The current healthcare industry relies heavily on cutting-edge technology. In this dynamic environment, change is the only constant; as the tools and processes utilized in healthcare facilities are continually evolving and advancing to keep pace with the rapid rate of innovation and provide better patient care.
Technology’s march into healthcare’s future was further solidified by healthcare reform in the U.S. and provisions of the Patient Protection and Affordable Care Act, which emphasized and codified technology’s role in the delivery of care.
As artificial intelligence (AI) technologies become more advanced and move to the forefront of conversations around innovation and efficiency, many in the industry are asking and examining how AI can be used with other technologies to increase the level of care at healthcare facilities.
This article will examine healthcare applications for AI and consider its potential in the medical space as a means of increasing efficiency and improving care outcomes.
A Valuable Complement to Existing Technology
The amount and variety of technology being utilized in healthcare today are staggering. Current solutions allow for easier communication between members of the medical team, as well as between practitioners and patients. Technology even will enable physicians to provide remote examinations to patients in areas that lack adequate medical services or are difficult to access.
Electronic medical records (EMRs) have allowed for better record keeping and more efficient and effective care as patient information is centralized and easily accessible to care networks and providers.
Apps have allowed for the early detection of certain types of cancer, as well as other diseases and conditions. AI can build on these existing technologies for increased efficiency and more appropriate care.
Initiatives such as the Centers for Medicare and Medicaid Services’ (CMS) MyHealthEData have further demonstrated the importance placed on technology not only by providers but also by the agencies and government bodies charged with regulating the industry.
A True Number Cruncher
Few industries rival healthcare in the amount of data generated. From EKGs and pacemakers to charting systems and lab results, virtually every process and system that interacts with a patient or provider produces data. The amount of data generated is so staggering that it is nearly impossible to analyze it properly and in such a manner that improvements and appropriate interventions can be implemented.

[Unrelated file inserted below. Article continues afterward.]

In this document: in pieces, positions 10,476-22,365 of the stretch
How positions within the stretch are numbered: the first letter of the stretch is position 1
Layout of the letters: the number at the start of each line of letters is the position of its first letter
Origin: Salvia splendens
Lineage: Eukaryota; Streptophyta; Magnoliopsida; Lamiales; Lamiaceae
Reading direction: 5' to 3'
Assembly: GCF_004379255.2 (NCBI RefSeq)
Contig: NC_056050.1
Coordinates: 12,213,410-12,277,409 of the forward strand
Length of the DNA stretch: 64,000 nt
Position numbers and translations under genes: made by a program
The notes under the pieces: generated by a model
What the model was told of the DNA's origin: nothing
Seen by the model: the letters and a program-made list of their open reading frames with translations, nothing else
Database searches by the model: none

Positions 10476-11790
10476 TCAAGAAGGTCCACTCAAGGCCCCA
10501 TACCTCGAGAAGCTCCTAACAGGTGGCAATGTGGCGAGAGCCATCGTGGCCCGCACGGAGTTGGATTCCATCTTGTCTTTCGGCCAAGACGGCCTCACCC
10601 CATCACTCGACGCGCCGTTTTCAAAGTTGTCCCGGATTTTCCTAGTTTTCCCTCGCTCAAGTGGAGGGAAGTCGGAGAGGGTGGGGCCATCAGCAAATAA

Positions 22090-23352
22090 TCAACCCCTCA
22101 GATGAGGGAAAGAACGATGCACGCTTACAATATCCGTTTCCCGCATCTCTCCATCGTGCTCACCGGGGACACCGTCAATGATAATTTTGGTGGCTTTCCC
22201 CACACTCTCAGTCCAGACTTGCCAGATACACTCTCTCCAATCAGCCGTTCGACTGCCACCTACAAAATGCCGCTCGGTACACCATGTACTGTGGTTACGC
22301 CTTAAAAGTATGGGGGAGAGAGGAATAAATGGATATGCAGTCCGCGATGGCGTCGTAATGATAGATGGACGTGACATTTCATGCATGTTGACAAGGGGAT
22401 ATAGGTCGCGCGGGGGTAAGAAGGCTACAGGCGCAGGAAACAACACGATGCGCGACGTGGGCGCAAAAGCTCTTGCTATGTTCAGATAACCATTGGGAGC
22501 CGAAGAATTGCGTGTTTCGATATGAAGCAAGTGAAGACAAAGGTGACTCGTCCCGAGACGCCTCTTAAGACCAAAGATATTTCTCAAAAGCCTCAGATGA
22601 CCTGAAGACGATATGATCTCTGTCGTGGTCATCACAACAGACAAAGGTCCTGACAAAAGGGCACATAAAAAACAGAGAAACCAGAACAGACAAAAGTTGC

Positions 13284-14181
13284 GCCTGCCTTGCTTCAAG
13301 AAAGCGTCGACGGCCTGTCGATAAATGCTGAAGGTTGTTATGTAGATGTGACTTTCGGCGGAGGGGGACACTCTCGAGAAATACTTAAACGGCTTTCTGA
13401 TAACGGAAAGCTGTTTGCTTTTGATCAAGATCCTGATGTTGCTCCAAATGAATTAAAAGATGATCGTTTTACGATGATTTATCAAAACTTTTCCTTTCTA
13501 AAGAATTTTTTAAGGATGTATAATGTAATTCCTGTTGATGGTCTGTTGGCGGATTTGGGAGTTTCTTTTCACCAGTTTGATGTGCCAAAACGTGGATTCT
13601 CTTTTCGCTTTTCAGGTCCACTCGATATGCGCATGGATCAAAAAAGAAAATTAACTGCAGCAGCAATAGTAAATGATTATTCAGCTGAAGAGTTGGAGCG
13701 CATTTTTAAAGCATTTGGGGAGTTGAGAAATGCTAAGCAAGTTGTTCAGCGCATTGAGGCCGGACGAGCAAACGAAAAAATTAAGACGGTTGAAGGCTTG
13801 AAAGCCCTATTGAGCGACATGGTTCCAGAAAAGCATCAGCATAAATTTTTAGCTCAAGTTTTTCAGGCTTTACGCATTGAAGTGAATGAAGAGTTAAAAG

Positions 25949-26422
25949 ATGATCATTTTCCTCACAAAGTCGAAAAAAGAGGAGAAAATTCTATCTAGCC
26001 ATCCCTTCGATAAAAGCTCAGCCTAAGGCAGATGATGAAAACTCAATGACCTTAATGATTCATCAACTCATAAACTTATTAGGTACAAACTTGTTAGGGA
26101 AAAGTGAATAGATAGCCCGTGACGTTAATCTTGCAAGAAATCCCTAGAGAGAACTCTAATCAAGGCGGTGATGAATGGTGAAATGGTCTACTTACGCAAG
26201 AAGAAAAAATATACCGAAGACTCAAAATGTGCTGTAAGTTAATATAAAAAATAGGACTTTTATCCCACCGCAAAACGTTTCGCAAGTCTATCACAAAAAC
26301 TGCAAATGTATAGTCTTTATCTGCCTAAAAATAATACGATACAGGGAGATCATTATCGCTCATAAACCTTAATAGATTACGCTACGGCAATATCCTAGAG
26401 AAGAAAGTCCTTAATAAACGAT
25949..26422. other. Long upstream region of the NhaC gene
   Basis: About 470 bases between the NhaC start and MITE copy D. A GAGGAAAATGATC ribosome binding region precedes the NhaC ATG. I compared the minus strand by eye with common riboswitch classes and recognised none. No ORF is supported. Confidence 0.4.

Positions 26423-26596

This gap is a prime opportunity for AI, as such technology could be used to analyze data and identify trends in the information. AI’s potential for spotting patterns is beyond the capabilities of human medical professionals and could prove invaluable in proactively addressing areas of concern and implementing impactful healthcare interventions.
Error and Accident Prevention
AI’s ability to identify trends and patterns during a patient stay in the hospital could allow the technology to alert healthcare staff of patients at high risk for falls or other adverse events before an incident occurring. This intervention could be key to prevent falls and other injuries. The information examined to arrive at such conclusions, and flag patients as higher-risk could include the frequency at which a patient presses his or her nurse call button and how often he or she leaves their bed.
An Added Resource for Humans, but Not a Replacement
A common fear associated with AI is that it will replace or eliminate jobs and remove human touch, sensibilities, and intuition from the equation. Depending on the industry, these fears may not always be unfounded. But in healthcare, humans will never be completely replaced by technology.
Healthcare is a complex practice that requires critical thinking, intuition and a range of other abilities, skills, and emotions that a machine will never possess. Thus, in discussions around the role of AI in healthcare, it is important to remember that AI technologies are not designed to replace human staff members and their patient interactions. Rather, AI in the healthcare setting is intended to help improve the processes and efforts of medical personnel.
When implemented properly, AI can provide physicians, nurses and other healthcare professionals with access to information that would have previously been unattainable. AI that is truly effective in healthcare makes the medical professional’s job easier and bolsters his or her efforts to better serve the patient.
Artificial intelligence will undoubtedly continue to be frequent, and at times controversial, the topic of conversation in the healthcare arena. But when integrated properly, AI and learning computers can help interpret and activate data, and leverage resources and existing technology, to simplify and streamlines processes. Ultimately, the potential benefits of AI can make the jobs of physicians, nurses and other healthcare professionals much easier. If medical professionals can work smarter and perform their duties in an easier fashion, the patient, in turn, will benefit and experience an improved level of care.
Even the administrative and “business side” of healthcare is sure to be impacted, and experience benefits from AI, with alternative payment models and insurance plans as natural points of integration for the technology.
The potential of AI in healthcare is great. Regardless of what form these technologies take in hospitals and other facilities, they are sure to change the way the world views, practices and experiences healthcare.